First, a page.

Working from home doesn't have to be unproductive. Apply these simple habits to your day-to-day work life and anticipate your most excellent idea to arrive soon. If you're having trouble creating a workspace, call a local interior designer who specializes in home offices to take your workspace to the next level.




Categories: Uncategorized  


Posted by Julie Shanks on 6/16/2019

After you submit an offer on a home and complete a property inspection, there may be only a short amount of time until you close.

Ultimately, it pays to prepare for closing day. If you start planning for your home closing today, you can identify and address any potential problems.

To better understand how to get ready for a home closing, let's take a look at three questions to consider before your closing.

1. What needs to get done before my closing date?

Your closing date may be a few weeks away, but time moves quickly, particularly for a homebuyer who wants to get into a new residence as quickly as possible. Fortunately, homebuyers who understand what needs to get done prior to a closing can plan accordingly.

Typically, a homebuyer will need to secure homeowners insurance and title insurance before closing on a house. Insurance companies are available to provide information about both types of insurance. If you reach out to these companies immediately, you can guarantee that your home and personal belongings will be covered against loss or damage.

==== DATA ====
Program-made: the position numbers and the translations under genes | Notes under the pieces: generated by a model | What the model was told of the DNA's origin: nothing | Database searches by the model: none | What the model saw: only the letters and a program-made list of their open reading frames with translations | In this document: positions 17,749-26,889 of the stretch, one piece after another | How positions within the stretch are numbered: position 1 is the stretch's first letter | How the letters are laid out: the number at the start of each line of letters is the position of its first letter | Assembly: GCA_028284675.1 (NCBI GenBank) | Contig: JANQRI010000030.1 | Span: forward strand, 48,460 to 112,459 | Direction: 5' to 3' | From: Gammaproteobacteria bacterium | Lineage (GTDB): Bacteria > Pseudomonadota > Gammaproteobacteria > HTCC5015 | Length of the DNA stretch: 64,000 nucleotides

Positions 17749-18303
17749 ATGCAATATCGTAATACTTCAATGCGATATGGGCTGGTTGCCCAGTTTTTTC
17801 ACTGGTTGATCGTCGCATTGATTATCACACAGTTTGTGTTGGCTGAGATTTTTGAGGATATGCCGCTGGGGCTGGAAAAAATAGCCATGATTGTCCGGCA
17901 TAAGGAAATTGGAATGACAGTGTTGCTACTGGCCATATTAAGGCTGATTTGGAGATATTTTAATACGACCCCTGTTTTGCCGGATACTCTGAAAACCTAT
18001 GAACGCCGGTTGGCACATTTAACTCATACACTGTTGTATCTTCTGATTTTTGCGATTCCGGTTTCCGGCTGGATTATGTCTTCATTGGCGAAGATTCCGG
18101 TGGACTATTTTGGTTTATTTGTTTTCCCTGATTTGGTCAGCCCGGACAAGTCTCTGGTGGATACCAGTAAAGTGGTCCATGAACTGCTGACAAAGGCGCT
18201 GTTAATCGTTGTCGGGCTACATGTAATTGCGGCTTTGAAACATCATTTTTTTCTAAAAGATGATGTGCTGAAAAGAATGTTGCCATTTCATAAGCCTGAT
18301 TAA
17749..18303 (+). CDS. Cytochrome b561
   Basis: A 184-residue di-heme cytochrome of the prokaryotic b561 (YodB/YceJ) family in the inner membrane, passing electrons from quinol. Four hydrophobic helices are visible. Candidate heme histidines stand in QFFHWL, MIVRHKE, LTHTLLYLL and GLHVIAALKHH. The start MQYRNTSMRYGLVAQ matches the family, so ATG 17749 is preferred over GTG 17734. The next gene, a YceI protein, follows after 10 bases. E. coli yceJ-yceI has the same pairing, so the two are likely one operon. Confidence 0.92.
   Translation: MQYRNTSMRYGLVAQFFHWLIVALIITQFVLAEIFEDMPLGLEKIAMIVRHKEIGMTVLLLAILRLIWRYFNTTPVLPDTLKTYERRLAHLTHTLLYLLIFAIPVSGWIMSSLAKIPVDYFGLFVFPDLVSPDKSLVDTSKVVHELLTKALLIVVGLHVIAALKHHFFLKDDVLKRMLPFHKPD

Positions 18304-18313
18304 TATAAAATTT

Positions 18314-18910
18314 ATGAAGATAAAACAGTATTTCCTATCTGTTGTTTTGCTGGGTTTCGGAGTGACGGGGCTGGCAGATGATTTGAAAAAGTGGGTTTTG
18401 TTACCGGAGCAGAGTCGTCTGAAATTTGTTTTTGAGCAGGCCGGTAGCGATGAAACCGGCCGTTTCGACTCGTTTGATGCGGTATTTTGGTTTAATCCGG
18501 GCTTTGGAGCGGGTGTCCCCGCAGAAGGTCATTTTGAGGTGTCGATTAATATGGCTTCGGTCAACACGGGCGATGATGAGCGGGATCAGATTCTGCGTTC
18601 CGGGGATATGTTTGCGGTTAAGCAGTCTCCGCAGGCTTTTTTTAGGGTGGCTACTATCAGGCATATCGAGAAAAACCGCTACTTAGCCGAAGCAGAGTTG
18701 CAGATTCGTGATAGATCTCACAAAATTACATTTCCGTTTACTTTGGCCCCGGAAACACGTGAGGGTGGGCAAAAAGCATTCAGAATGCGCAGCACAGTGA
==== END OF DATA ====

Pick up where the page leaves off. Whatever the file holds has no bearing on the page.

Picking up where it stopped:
You'll need to contact utilities providers as well. That way, you can ensure that your gas, electric and other utilities are good to go as soon as you close on your home.

2. How much are my monthly mortgage payments?

You know that you've been pre-approved for a mortgage. However, if you don't know how much that you'll be paying for your home each month, you'll certainly want to find out sooner rather than later.

Monthly mortgage payments can add up quickly, particularly for homebuyers who fail to budget properly. If you know exactly how much that you'll be paying each month for your home, you can effectively map out a budget.

3. What do I need to bring to my closing?

Homebuyers are required to bring a government-issued ID to a closing. In some instances, you may need to provide a certified or cashier's check to cover assorted closing costs as well.